The Flq And The Liberation Of Quebec

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The Flq And The Liberation Of Quebec Essay, Research Paper The objectives of the Front de Liberation du Quebec were unmistakable. There were two basic principles that the members of this group fought for: 1. [They] will fight for the liberation of the Quebec people, so long oppressed by the false cures of capitalism . . . Abolition of the law for the rich and a law for the poor, replaced by one impartial justice for all. 2. [They] fight for the liberation of the political prisoners of Quebec. Members of this party, who fought for these rights seemed to have lost sight of their own goals, and inevitably, this lead to the death of Mario Bachand, the FLQ and various other liberation based groups. Lead by Mario Bachand, a radical member of the Front de Liberation du Quebec (FLQ)

, a separatist movement had begun to unravel in the core of Quebec this movement involved many passionate Quebec party s who desperately craved independence from Canada. This multifaceted separatist movement is best illustrated through three distinct aspects. Firstly, there was the role of Mario Bachand in the movement, and his contributions to the separatist views of Quebec. Secondly, the FLQ s role as the major separatist party of Quebec, and the eventual downfall of this group. Finally, the many political groups which had formed because of the clash of cultures of English and French Canada, and how they had affected the separatist views of Quebec people Mario Bachand played a key role in instilling the separatist beliefs of many Quebec people although it was not his

conception, and by no means only his sentiment, without his presence, it is doubtful that these separatist views may have ever gained as much momentum as they had. With the help of this man, the state of Quebec s political situation began to deteriorate. On Saturday afternoons, one could often find this thin young man with a bony face, big ears and a nervous laugh in the back room at La Paloma, a small restaurant in Quebec. He would talk about revolution with anyone who would listen , and was a fervent Catholic and a Quebec nationalist . Even at a young age Bachand already had an interest in politics [that was] inspired by his Quebec-nationalist father , but unlike his father he was attracted to anarchism and communism. In 1962, with friends from La Paloma, he founded the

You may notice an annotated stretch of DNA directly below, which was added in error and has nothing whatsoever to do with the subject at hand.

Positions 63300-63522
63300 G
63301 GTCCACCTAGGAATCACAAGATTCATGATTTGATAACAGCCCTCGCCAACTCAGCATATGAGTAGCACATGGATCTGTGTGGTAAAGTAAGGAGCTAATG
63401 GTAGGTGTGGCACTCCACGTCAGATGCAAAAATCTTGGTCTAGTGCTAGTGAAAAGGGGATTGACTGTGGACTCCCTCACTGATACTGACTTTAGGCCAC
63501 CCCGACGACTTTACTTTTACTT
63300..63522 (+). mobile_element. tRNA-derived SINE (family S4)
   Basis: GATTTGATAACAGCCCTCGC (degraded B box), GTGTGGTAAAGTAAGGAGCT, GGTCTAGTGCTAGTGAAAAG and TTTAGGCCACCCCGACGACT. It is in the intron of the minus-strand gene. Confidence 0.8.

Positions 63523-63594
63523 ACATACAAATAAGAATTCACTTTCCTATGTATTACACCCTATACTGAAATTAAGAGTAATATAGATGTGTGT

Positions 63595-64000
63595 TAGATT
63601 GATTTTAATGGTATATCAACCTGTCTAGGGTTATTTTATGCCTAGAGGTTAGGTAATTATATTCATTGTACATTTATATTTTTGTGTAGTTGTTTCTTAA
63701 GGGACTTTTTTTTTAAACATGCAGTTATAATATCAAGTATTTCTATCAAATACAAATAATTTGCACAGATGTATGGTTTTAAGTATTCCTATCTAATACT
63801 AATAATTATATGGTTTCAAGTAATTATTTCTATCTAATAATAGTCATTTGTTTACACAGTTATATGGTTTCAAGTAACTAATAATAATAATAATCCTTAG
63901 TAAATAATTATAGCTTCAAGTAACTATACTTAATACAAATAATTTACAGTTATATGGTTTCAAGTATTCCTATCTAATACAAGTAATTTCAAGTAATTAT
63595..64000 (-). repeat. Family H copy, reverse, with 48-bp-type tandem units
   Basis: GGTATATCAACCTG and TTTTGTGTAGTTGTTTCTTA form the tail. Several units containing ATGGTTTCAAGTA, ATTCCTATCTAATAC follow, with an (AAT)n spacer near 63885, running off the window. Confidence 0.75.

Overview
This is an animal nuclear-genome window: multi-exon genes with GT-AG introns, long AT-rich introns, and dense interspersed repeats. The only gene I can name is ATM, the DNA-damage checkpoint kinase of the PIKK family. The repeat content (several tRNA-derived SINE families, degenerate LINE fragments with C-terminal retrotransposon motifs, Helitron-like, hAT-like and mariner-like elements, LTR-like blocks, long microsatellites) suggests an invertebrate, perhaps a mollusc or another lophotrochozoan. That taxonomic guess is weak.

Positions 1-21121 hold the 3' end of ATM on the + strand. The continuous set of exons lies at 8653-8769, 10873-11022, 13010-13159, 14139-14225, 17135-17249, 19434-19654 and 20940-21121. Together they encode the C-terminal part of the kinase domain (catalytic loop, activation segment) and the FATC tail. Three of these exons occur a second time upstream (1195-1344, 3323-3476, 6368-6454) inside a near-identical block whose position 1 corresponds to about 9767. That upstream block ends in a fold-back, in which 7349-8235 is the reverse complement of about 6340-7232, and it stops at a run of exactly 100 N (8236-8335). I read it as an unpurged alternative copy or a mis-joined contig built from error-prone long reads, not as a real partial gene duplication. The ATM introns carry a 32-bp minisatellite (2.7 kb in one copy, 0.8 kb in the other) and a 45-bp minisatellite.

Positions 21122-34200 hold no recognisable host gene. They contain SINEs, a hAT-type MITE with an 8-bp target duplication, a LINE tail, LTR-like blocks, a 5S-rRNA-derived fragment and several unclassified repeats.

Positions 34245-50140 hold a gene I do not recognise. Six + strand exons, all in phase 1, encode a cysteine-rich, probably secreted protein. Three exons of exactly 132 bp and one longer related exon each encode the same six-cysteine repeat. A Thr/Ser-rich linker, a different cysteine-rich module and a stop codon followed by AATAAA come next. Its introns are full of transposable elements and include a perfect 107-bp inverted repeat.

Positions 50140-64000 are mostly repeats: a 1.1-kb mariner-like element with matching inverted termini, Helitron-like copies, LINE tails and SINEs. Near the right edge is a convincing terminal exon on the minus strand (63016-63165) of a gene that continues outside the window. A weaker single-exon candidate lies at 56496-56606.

Mouvement ouvrier pour la liberation nationale , his first separatist movement, but this did not last long, in fact it dissolved within the same year. Bachand and his friends then established the City Club of the Young Communist League of Canada (YCLC), this was a club composed of young separatists sharing the ideology of communism. After this move, Bachand s name began to move quickly around Quebec, and it began to garner attention from the RCMP Security Service. Because of this new-found distinction as a true separatist, Mario had been recruited by the FLQ just as the movement of this group had escalated into a new more dangerous phase. This phase consisted of bombings which where randomly occurring around Quebec, and Mario Bachand quickly became the RCMP s main suspect.

Bachand was getting more and more out of control. Being in the FLQ had gone to his head . . . and [talking about the organization at La Paloma] threatened the FLQ. Meanwhile, the RCMP began to surveillance the FLQ more deeply and a total of 150 charges were laid against 16 FLQ members , but no harmful information could be gathered for the conviction of Bachand. Unfortunately for Mario, although, his luck had run out eventually On November 27, he had pleaded guilty to charges relating to mailbox bombings in Westmont, along with other bombings. He was sentenced to four and a half years imprisonment. The separatist views of the Quebec people did all but cease with the arrest of Mario, but instead this only increased the pace of the FLQ s progress . On May 2nd of 1966, Mario s